Canberra's courts will have gay divorce cases added to their workload if the ACT government succeeds in its bid to legalise same-sex marriages.
The ACT's Labor-Greens government hopes to pass a law through the Legislative Assembly allowing same-sex marriages to take place in the territory.
But the Family Court, which is responsible for divorce cases in Australia, would not have the jurisdiction to dissolve same-sex marriages made under ACT law.
ACT Attorney-General Simon Corbell confirmed that local courts would have to deal with divorce cases made under a territory same-sex marriage law.
Same-sex "civil unions'' could already be dissolved by agreement or by a court order.
"As the parties to a same-sex marriage under ACT law would have no recourse to the family law court, a same-sex marriage Act would need to include provisions reflecting the serious nature of the relationship,'' Mr Corbell said.
The ACT Liberals last month unsuccessfully attempted to move a resolution in the Assembly calling for a fifth Supreme Court judge's position to be funded in the June budget.
Same-sex legislation proposed by the Tasmanian Government contained a provision for the island state's Supreme Court to handle marriage dissolutions.
Gay rights activist Rodney Croome said the Family Court would still be able to deal with property disputes which arose as the result of the breakup of a same-sex marriage.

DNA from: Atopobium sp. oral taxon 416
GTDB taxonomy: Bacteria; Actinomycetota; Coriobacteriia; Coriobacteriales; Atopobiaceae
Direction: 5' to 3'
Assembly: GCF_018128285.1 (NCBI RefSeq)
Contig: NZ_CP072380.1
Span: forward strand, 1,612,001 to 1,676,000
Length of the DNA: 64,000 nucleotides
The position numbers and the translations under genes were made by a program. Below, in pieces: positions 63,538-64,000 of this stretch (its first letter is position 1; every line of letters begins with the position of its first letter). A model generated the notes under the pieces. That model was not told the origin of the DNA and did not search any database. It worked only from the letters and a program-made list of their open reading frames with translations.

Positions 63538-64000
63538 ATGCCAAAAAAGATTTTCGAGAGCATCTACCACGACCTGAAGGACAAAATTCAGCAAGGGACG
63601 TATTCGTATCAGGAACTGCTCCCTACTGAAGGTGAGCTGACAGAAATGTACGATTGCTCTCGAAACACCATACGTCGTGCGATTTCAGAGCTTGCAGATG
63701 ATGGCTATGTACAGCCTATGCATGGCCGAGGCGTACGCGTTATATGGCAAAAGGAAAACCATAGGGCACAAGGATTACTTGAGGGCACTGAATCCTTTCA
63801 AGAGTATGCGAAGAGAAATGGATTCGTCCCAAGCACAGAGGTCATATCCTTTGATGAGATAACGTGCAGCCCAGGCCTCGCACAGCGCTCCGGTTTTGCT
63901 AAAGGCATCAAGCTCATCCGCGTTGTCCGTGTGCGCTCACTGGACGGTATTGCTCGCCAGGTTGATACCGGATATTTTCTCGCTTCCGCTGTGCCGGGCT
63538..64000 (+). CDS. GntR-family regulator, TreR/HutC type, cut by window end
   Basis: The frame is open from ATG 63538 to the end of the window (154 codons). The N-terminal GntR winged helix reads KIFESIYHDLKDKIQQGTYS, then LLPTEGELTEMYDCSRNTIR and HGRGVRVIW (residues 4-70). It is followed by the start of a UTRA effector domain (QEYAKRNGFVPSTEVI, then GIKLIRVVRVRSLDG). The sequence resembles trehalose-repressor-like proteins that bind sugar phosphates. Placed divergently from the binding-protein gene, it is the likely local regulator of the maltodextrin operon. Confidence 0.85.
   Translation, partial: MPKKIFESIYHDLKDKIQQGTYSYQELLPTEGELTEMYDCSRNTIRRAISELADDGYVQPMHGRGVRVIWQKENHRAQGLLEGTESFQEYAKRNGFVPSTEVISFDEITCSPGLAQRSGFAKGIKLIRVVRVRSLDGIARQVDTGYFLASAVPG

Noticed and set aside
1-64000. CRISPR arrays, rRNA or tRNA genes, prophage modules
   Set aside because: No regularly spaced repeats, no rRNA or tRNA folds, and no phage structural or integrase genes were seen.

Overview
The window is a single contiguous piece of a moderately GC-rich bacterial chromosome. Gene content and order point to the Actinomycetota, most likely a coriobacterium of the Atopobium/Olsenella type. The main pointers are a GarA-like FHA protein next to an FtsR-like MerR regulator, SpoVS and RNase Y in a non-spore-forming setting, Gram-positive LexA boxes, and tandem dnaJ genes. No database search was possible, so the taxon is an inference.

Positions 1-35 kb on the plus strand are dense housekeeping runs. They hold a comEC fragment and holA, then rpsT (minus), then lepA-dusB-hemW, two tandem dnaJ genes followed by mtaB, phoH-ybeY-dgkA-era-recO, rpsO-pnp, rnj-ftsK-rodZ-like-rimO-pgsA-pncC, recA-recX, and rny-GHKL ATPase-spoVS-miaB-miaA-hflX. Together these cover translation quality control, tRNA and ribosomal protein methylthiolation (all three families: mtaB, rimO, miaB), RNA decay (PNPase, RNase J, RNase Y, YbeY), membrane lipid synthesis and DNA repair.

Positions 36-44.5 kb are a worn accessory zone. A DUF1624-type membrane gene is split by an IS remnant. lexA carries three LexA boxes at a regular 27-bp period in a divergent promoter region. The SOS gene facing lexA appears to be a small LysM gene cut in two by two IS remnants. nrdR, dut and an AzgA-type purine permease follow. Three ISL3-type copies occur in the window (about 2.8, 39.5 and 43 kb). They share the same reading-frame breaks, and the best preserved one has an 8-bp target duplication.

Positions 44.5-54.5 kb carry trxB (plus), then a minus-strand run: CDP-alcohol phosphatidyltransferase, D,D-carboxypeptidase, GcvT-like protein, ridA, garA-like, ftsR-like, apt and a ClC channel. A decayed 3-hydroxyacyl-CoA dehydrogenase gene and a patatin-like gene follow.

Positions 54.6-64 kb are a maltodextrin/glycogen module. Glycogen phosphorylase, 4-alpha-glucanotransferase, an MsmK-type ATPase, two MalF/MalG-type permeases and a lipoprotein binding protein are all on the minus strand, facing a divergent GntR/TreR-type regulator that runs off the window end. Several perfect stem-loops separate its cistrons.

"The process for resolving property disputes under a state or territory same-sex marriage would be quite simple,'' Mr Croome said.
"If the couple qualified as a de facto couple in the eyes of the federal government - which most same-sex marriage partners will - then they can resolve their property dispute in the Family Court.''
Mr Croome said it should not be a surprise if gay and lesbian marriage laws were passed in Australia by state and territory legislatures while the federal Parliament refused to act on the issue.
"If same-sex marriages were first to be recognised at a state-by-state level and then nationally they would conform with the pattern that we've seen in the recognition of all personal relationships in Australia in modern history,'' he said.
"It's occurred first at a state level
and then gone nationally: that's heterosexual marriage, heterosexual de facto [marriage] and same-sex de facto marriage.''
The ACT government announced in October that it would work with Tasmania to further state- and territory-based legislation allowing same-sex marriage.
"The ACT has strategically and steadily sought legal equality for same-sex couples since 2006,'' Mr Corbell said.
"I have publicly maintained my support and the support of this government for full marriage equality for same-sex couples. Marriage equality legislation is one of the key commitments of the Parliamentary Agreement for the eighth Legislative Assembly.
"A same-sex marriage bill is currently being developed.''
If the bill passed the assembly, it would almost certainly be challenged in the High Court or could be overturned by the federal Parliament.
A same sex-marriage law passed Tasmania's Legislative Assembly last year but was defeated by eight votes to six in the state's Legislative Council.
Tasmanian advocates of same-sex marriage hope that the numbers could shift their way after three elections are held for three Legislative Council seats next weekend.
Federal Parliament last year rejected proposed amendments to the Marriage Act which would have allowed same-sex marriages.
Prime Minister Julia Gillard and Opposition Leader Tony Abbott are opposed to gay marriage.